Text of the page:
Top court sides with Caledonia man over 2009 protest near land claims site
Canada’s Supreme Court has ruled in favour of a Caledonia protester who was unlawfully arrested by the Ontario Provincial Police a decade ago during a flag rally near the controversial Douglas Creek Estates property.
The decision, released Friday morning, reverses a ruling by Ontario’s Court of Appeal and restores the decision of the original trial judge, which found that Randy Fleming had been unlawfully arrested, wrongfully imprisoned and the victim of excessive use of force.
The Court of Appeal, in a split decision, said Fleming’s arrest was justified because police had “reasonable grounds to believe there was an imminent risk to the public peace.” A new trial was ordered.
The top court’s decision said there was no need for a new trial because it was unlawful for police to arrest Fleming — who hadn’t committed a crime — simply because they feared others might breach the peace.
The Supreme Court restored the original decision by Hamilton judge Kim CarpenterGunn to award Fleming $140,000 in damages, plus costs that have now risen to nearly $200,000.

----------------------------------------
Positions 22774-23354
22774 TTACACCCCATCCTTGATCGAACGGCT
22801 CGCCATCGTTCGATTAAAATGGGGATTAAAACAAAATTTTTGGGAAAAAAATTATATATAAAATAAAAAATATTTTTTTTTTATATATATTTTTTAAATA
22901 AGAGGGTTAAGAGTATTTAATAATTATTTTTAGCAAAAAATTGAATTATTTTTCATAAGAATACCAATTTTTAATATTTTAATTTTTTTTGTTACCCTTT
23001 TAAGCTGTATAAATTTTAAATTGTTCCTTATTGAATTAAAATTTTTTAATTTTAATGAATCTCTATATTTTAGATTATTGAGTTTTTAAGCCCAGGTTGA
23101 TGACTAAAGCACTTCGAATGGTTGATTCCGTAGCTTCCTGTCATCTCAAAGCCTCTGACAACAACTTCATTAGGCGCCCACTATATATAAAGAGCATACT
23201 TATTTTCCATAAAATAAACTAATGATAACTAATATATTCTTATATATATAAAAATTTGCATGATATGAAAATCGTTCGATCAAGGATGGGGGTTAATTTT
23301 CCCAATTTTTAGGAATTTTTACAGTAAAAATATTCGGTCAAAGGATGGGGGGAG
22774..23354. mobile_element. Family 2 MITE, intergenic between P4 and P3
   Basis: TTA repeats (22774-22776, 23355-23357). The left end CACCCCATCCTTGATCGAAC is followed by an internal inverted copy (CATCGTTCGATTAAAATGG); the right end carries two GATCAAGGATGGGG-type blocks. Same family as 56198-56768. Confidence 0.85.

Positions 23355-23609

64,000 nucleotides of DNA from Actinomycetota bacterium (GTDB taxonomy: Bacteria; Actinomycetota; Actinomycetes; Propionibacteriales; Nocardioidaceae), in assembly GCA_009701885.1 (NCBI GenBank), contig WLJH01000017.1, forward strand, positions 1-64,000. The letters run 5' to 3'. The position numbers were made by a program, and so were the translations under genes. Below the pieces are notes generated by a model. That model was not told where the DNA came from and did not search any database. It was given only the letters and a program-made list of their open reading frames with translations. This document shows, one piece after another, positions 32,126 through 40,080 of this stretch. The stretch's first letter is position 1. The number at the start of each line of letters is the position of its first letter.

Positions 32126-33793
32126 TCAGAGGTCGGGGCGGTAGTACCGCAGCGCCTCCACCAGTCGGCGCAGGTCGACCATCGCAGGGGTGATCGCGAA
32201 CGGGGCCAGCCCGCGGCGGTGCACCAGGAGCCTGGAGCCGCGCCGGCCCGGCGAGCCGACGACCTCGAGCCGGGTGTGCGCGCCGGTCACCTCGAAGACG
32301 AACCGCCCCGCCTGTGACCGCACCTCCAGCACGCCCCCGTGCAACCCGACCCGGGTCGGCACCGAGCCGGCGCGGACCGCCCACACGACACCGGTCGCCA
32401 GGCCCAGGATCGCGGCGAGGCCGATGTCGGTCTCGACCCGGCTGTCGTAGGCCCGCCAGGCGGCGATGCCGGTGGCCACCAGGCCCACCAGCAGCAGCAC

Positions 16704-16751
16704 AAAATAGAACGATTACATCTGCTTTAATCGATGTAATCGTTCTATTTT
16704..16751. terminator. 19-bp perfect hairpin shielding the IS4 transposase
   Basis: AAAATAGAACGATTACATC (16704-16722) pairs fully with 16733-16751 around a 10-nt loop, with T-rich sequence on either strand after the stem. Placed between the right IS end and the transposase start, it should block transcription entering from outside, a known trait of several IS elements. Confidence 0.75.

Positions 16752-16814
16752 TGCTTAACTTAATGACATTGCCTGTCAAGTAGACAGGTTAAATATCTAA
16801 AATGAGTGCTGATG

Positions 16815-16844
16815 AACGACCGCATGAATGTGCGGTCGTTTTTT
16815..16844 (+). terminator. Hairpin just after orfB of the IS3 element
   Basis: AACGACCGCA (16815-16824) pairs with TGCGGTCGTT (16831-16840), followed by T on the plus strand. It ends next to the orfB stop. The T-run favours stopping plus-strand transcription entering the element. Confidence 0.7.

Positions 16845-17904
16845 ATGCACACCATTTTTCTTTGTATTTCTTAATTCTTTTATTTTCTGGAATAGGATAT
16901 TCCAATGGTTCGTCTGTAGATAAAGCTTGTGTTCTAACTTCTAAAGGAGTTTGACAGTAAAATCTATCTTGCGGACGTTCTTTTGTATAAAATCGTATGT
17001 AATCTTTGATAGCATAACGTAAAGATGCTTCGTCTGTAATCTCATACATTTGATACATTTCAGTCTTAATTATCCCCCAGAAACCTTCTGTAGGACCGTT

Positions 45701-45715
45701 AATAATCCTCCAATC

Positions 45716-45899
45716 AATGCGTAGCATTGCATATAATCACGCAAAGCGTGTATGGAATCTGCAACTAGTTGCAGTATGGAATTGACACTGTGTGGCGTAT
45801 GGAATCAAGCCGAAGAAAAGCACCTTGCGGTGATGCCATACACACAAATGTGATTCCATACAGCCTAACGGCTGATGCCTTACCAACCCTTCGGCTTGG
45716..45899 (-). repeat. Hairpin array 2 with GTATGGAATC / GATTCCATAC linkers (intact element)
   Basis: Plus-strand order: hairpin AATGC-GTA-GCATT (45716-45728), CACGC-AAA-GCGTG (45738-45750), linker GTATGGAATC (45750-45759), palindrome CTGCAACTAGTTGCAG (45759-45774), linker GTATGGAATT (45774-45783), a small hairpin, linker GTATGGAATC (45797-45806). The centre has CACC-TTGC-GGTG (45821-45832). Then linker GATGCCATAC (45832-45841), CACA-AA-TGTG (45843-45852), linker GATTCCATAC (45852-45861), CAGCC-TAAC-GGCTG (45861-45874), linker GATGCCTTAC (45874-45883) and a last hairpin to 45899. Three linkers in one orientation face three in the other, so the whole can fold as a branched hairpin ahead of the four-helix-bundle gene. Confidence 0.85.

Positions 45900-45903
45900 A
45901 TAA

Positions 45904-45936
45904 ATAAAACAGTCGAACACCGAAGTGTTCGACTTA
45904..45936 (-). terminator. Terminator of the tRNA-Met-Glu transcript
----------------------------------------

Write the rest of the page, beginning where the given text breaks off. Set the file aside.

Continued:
“This wasn’t just about me,” Fleming said Friday afternoon. “This was about freedom of expression across all our nation. “Thank goodness the Supreme Court got it right,” he added.
The incident happened May 24, 2009, when emotions were still prone to boiling over in Caledonia concerning the former Douglas Creek Estates (DCE) housing project. The site, bordering the Six Nations reserve, was the centre of a long-standing dispute over Indigenous land claims. Following a lengthy occupation of the property in 2006 by Indigenous protesters, the Ontario government opted to purchase the site from the developer and allow the occupation of the property to continue.
On the day in question, a flag rally was organized to oppose the occupation. The rally included a march to DCE with the goal of hanging Canadian flags across the front entrance to the property.